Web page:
“We are especially grateful to US Government through its Embassy in Liberia for the tremendous financial and technical supports that have enabled the University of Liberia to achieve this big dream. Your Excellency, Ambassador McCarthy, on behalf of the entire University of Liberia family, we wish to thank the people and government of the USA for the continuous financial and technical support to various units within our university,” Dr. Zinnah, who is also the Vice President for Academic Affairs at the UL lauded.
He is of the belief that the Revised UL Medical School Curriculum is a huge step in fulfilling the dream of making all the academic programs more student-centered and experiential.
Dr. Bernice Dahn, Vice President for Health Sciences at the UL, said CAMP xSEL is aimed at addressing the long-standing issue of students spending longing times at the Medical College.
“CAMP xSEL is intended to address some of the cardinal issues in the medical school, especially with regards to the length of times students spend at the College. Liberia is the only country in West Africa that medical students go to nine years or nine years plus. Following needs assessment it was advised to change to seven years and CAMP xSEL happens to be one of those solutions. We actually knew that changing from nine to seven we was going to be a challenge but not a problem,” Dr. Dahn explained.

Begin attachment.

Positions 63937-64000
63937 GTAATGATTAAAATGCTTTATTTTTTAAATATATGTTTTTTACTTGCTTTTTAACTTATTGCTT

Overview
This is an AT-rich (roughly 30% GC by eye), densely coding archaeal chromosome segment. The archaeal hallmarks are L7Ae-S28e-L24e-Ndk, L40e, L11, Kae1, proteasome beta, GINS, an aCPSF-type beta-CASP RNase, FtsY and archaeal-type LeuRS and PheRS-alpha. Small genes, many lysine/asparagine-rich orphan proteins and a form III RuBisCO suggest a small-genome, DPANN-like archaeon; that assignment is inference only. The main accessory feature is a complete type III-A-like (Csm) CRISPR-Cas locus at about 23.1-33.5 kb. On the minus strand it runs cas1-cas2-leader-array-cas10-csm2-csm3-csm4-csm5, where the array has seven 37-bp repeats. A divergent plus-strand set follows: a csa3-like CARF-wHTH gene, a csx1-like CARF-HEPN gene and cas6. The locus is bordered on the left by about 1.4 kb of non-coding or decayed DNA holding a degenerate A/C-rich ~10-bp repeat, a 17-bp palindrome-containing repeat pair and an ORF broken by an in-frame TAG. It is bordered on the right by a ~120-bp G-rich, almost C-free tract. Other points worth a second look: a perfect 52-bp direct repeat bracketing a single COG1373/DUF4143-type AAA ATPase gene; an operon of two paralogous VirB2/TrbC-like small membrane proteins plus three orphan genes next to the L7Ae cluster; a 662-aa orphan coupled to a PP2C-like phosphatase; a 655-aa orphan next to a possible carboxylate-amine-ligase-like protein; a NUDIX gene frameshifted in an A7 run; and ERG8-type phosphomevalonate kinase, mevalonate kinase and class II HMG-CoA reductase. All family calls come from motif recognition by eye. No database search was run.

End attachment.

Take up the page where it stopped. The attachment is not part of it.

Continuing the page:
She then thanked faculty members, who helped in designing the program, while at the same extending appreciation to the US government for its support to the UL especially towards the medical school.
The students, through their representatives, also lauded the administration of the UL for the new innovation that is aimed at shortening the life spam for medical study at the University.
They also thanked donor partners and encouraged each other to stay focused and determined to beat the challenges ahead.
“The past four weeks of stay at the camp has transformed our lives and acknowledge acquired will go with us forever. It helped us to discipline ourselves throughout different exchanges. The learning was amazing. We worked through team work and this is aimed at making us to realize dreams. Thanks to those that made this a reality,” said Jesse Quoiquoi, Team Leader of Section-A.
“Thanks to everyone and organisation that made this camp successful. It was a great place. It was amazing, productive and educative. We stand prepared for the challenges ahead of us,” noted Tonita Printer of Section B.
Cordelia K. Capehart, Leader of Section C, described the month-long camp as a historical and memorable gathering of students.
“These experiments will guide us in our sojourn. This is a step in bridging the gap of students taking too long in medical school. This Camp is of great importance because it aims to equip young people into pre-med programs. I am hopeful that this program will help to improve the system and help narrow the doctor to patients’ ratio,” Capehart told the gathering.
For his part, Student Benjamin Bedell Jr., Team Leader of Section D and President of the first batch of students at the inaugural CAMP xSEL, urged his colleagues to remain steadfast as they the preparatory step and gearing up for the main journey.
“Our journey has just begun. This demands our all. This is a study of sleepless nights and long study hours. We must be prepared for the challenges ahead,” he cautioned his colleagues.